At this point, I was still standing in my aisle by my seat, unmoved by what was going on around me. The volume of prayer coming up from the altar began steadily increasing as did the tempo and volume of the music–all planned and carefully choreographed. I could see one particular friend of mine–a girl, but not one I was “into” more than as a friend–had gone down to the altar. I knew a bit about her home life and it wasn’t good. Having a taste of that myself, I had empathy for her and in a show of support, I moved out of my seat and walked down to where she stood, crying, her hands outraised, praying silently but with her lips moving.

I stood there for perhaps a minute before reaching out to her (we’re big on the “laying on of hands” in Pentecostal churches).

The moment I touched her, I felt a bolt of lightning go through my body and I hit the floor, knocked out! Pentecostals call this “being slain in the spirit.” It is believed that when this happens, a person is actually touched by God. In itself it doesn’t really mean anything. You don’t wake up with superpowers or the ability to talk to animals. It’s just a “thing” that happens; a supposed proof that God exists and that he does, in fact, move in this world despite the ample evidence to the contrary.

I came semi-awake sometime later, on the floor, crying, and praying. There were several people kneeling beside me praying with me. I lay there a few minutes honestly too embarrased to open my eyes so I pretended like I was still “out.” But finally, I cracked my eyes just a bit, then a bit more until finally, those around could see that I was awake.  More than still a little embarrassed, I tried to stand up on my own but I didn’t have the strength in my legs, so a couple of people grabbed me under the arms and half-walked, half-dragged me to my seat.

It took me about 15 minutes to fully recover and by that time, the service was all but shut down and everyone gone back to their cabins. I followed suit a few minutes later.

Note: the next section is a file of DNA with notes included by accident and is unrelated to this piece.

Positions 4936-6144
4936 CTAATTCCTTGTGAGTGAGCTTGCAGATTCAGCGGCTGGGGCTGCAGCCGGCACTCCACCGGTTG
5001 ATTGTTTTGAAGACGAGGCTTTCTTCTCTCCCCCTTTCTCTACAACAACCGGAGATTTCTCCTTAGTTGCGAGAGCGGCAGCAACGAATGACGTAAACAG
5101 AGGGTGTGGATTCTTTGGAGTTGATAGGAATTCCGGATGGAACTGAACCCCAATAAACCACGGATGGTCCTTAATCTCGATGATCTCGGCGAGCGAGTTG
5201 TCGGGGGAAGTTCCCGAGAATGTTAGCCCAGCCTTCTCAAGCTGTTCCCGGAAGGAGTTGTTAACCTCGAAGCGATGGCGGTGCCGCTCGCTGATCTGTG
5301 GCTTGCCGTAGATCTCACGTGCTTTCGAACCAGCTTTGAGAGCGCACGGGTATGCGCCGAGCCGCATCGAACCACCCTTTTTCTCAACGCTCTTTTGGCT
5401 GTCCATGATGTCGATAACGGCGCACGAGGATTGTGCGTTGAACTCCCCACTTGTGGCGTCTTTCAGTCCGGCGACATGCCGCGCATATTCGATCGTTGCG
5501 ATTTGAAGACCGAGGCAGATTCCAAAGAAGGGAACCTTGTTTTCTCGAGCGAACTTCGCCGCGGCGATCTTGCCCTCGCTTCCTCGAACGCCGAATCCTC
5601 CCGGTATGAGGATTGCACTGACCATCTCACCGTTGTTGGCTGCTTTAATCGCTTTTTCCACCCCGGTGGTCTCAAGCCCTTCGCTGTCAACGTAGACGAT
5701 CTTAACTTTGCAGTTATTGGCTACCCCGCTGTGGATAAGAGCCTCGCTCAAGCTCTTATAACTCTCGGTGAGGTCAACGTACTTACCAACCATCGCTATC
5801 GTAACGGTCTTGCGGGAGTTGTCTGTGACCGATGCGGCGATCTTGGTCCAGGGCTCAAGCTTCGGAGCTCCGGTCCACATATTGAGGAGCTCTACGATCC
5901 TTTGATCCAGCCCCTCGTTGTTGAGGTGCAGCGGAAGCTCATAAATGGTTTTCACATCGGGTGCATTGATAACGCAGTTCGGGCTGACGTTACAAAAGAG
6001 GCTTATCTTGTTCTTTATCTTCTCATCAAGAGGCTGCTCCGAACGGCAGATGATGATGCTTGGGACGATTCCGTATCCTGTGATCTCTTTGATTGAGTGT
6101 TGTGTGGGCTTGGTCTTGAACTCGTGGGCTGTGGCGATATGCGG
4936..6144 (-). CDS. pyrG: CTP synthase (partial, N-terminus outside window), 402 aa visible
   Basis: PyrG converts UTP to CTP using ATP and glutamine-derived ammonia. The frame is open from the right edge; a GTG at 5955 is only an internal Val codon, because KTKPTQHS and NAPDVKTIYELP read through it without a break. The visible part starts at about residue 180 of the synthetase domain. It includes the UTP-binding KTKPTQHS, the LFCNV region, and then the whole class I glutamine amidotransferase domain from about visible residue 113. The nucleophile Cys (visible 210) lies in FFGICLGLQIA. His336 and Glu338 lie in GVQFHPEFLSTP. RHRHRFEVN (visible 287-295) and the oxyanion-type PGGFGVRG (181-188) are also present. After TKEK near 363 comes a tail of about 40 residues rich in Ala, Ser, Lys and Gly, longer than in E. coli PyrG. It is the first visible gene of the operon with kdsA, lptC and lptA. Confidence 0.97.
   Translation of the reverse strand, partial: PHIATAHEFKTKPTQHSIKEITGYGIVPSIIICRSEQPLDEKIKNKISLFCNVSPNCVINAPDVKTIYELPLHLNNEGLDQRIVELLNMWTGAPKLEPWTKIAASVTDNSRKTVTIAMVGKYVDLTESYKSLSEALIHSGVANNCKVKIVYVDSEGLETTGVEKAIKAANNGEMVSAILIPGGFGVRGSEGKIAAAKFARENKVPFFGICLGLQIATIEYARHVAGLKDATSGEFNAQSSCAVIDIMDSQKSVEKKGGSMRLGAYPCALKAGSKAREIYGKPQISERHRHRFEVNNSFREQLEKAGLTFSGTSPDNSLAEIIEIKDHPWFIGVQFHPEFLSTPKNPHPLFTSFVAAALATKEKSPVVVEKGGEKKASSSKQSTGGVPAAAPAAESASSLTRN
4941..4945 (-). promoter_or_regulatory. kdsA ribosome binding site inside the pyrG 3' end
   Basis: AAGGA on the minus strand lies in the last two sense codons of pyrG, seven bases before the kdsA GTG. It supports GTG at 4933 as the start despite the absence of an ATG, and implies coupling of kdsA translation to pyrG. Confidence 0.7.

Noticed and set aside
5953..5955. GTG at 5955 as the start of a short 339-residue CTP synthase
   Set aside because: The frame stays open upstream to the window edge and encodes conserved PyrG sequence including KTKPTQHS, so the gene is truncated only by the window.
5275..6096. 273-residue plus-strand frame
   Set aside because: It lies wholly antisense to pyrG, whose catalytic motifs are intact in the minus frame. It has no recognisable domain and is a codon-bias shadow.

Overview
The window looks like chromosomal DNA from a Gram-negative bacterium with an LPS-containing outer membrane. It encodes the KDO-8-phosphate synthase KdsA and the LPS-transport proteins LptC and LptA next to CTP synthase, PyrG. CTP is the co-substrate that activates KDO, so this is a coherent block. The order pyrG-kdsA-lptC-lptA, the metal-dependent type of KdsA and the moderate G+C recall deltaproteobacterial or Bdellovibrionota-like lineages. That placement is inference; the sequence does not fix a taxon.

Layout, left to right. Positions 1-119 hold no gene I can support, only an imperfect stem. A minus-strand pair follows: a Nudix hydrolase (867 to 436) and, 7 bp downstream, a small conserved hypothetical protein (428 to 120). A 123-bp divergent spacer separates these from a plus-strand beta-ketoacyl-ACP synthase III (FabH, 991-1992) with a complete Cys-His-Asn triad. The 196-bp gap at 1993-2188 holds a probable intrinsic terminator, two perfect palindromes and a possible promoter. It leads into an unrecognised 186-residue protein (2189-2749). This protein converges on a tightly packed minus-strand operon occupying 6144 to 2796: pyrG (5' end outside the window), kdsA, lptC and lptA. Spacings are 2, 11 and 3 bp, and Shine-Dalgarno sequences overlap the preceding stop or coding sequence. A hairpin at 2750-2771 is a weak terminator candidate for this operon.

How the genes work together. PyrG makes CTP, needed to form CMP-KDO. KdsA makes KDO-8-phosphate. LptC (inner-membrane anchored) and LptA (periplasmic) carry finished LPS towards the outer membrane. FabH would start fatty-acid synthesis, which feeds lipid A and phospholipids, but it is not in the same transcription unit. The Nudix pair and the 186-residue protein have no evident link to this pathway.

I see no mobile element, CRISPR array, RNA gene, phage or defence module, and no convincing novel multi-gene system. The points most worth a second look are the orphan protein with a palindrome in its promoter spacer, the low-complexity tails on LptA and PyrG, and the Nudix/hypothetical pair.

The rest of camp was uneventful and certainly, I didn’t get knocked out by the Holy Spirit again. In fact, I stayed away from the altar the rest of camp. But, nobody really talked about what happened to me, including me. I’m not sure even my parents knew.

To this day it remains the only real evidence I have that God exists and that he’s paying any attention to my insignificant candle of a life. But, it’s something you can’t just shake. I know I didn’t make it up. I know I didn’t “will” it to happen, but it did happen and I cannot explain it away.

As the years passed, my spirituality wavered, then came back strong again during times of difficulty as these things usually do. Today, though I don’t attend church regularly and though I put almost no stock in “men of God” at all, particularly those on television, that night at camp keeps me praying. That one moment where–maybe–God actually intervened in my life, keeps me cognizant of my actions and the things I do in this world.

I like to think that most of us are innately good. That, lacking a divine mandate like everyone used to get from church, we would all still be basically good people, looking out for each other; careful not to hurt others’ feelings. But, it does feel like that’s less so as the years go by. That scares me. People are capable of terrible things. Without boundaries, our own narcissism can easily overcome our innate safeguards leading us to do and say things that make us feel good, but which are not things civilized people do and say to each other.

Too often, the very people who demand equality and respect for others equally, are the first ones to condemn others for their beliefs. In that respect, we’re losing the fight for humanity, and that’s a difficult thing to watch.

I may not still go to church and it’s rare my radio seizes on the local gospel radio station anymore, but I cling to the belief there is a God and that he does still care. I don’t believe, as a race, we can afford not to.

One more candy holiday down!

Easter 20094Are there any more candy holidays until Halloween? I pray not. MLE has shown exceptional acumen at being able to sniff out and unwrap foil-wrapped candy. It’s a vice his older brother never picked up, but is happily playing along with.

*sigh*